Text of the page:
"Remember not only to say the right thing in
the right place, but far more difficult still, to leave unsaid the wrong thing
at the tempting moment." - Benjamin
In January I asked for people to share their communication
problems. One of my readers said that passive-aggressive behavior has become common
throughout his workplace. He is concerned that communication is suffering
because of this problem.
Dealing with people who exhibit passive-aggressive
tendencies can be daunting. There is little that you can do to change their
behavior. When you have to deal with difficult people, it's hard to remember
that the only person you have any significant control over is yourself. Managing
your own reaction to the actions of others takes dedication and constant vigilance.
Here are a few tips:
Don't let the behavior get to you. This is probably the most
difficult step. Monitor your reactions and bring yourself under control.
Remember your mother's advice to count to ten before reacting. (smile) For some
people who act this way, their payoff is your negative reaction. Don't let
them get that satisfaction.
If "humorous" insults are directed at you, confront
the behavior and ask if the person is angry at you. More than likely, the
person will deny any anger. Follow up with a statement that follows this
pattern - "When you say ___________, it makes it difficult for us to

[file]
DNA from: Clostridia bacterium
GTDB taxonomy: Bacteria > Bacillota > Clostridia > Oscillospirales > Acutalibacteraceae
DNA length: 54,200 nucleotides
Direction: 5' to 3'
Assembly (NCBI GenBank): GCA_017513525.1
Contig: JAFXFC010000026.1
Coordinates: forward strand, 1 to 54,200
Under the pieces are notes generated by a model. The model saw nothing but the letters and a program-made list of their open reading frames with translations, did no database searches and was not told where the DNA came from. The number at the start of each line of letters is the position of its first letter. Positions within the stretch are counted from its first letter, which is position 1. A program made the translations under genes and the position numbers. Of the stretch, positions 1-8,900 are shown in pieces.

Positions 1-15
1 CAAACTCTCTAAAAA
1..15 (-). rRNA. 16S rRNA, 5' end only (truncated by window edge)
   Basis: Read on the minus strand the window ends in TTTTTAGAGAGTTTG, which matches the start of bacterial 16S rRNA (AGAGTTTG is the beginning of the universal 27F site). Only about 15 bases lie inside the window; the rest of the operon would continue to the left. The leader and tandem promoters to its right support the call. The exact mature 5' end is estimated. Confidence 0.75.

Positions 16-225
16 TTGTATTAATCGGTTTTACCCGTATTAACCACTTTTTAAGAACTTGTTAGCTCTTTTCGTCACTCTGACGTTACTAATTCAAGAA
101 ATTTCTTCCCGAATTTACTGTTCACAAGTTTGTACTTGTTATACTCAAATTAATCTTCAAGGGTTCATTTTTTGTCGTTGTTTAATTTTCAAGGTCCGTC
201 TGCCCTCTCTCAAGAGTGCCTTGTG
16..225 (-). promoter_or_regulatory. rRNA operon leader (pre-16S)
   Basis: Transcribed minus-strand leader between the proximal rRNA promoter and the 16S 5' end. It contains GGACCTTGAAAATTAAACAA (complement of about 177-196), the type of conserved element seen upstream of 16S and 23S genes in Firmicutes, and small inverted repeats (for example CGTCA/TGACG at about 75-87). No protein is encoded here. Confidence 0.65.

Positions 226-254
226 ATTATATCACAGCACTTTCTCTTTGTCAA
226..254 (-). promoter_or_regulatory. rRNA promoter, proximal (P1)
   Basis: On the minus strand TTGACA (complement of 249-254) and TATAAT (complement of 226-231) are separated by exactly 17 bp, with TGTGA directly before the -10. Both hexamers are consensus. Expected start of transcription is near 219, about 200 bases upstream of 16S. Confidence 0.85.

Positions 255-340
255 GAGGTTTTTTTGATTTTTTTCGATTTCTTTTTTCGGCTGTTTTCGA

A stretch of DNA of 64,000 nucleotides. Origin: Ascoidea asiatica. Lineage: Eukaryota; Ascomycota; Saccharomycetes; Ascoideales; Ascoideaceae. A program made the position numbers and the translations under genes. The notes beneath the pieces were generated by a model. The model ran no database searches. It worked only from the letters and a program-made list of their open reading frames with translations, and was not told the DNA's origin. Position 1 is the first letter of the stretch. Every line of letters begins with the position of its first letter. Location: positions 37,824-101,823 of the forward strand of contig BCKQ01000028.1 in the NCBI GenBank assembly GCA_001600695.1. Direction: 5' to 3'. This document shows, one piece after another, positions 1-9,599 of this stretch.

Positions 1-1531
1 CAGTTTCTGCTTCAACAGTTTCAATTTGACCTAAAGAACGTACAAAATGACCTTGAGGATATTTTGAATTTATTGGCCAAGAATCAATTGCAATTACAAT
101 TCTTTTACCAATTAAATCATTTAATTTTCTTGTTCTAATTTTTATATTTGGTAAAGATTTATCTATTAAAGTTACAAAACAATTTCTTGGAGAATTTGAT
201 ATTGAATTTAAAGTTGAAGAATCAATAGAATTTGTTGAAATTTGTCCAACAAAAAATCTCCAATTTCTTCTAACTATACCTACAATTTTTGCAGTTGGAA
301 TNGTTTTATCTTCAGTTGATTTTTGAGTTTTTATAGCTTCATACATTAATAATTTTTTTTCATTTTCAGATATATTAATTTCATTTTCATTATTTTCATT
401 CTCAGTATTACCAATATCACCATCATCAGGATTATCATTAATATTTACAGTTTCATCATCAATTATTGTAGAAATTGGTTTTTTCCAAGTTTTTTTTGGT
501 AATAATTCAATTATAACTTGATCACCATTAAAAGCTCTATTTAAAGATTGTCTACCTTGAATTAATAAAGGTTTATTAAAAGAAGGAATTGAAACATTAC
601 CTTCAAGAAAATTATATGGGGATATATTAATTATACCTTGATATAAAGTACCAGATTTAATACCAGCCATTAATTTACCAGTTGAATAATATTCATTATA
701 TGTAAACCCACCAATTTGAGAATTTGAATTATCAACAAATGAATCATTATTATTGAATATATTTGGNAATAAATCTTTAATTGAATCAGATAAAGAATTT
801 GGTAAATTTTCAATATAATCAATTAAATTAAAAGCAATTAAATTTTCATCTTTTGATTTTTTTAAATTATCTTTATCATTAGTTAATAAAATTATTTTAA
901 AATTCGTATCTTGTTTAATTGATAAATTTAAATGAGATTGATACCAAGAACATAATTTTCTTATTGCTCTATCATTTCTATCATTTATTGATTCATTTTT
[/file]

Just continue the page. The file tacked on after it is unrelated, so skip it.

communicate. It would help if you would be more direct in your comments."
Don't assign any harmful intent. Just describe the behavior and the result.
Ask the person to share suggestions for improvement. Open up
communication when you can. Let the person know that you value his or her ideas. Remember
that people who exhibit this behavior usually have a problem expressing themselves.They usually don't feel safe stating their
We've all been in situations where a coworker has sighed
audibly, or pouted for an extensive period of time, and we have asked, "What's
wrong?" when this happens if the coworker's response is "Nothing", end the discussion by
saying, "Okay." Don't continue to push the person for a reason.
Watch the actions of the person, and do not rely on his or
her words. Make a Plan B if the person's actions have proven that he or she
cannot be trusted.
Remember that you are the only person you have control over.
Accept the situation for what it is and ask yourself what you need to do to
stop reacting to behavior that is not productive. Ensure that you are direct in
your own communication so the passive-aggressive behavior does not become
What is your major communication problem? Are there
particular types of difficult people you encounter? Let me know and I'll
discuss in a future newsletter.
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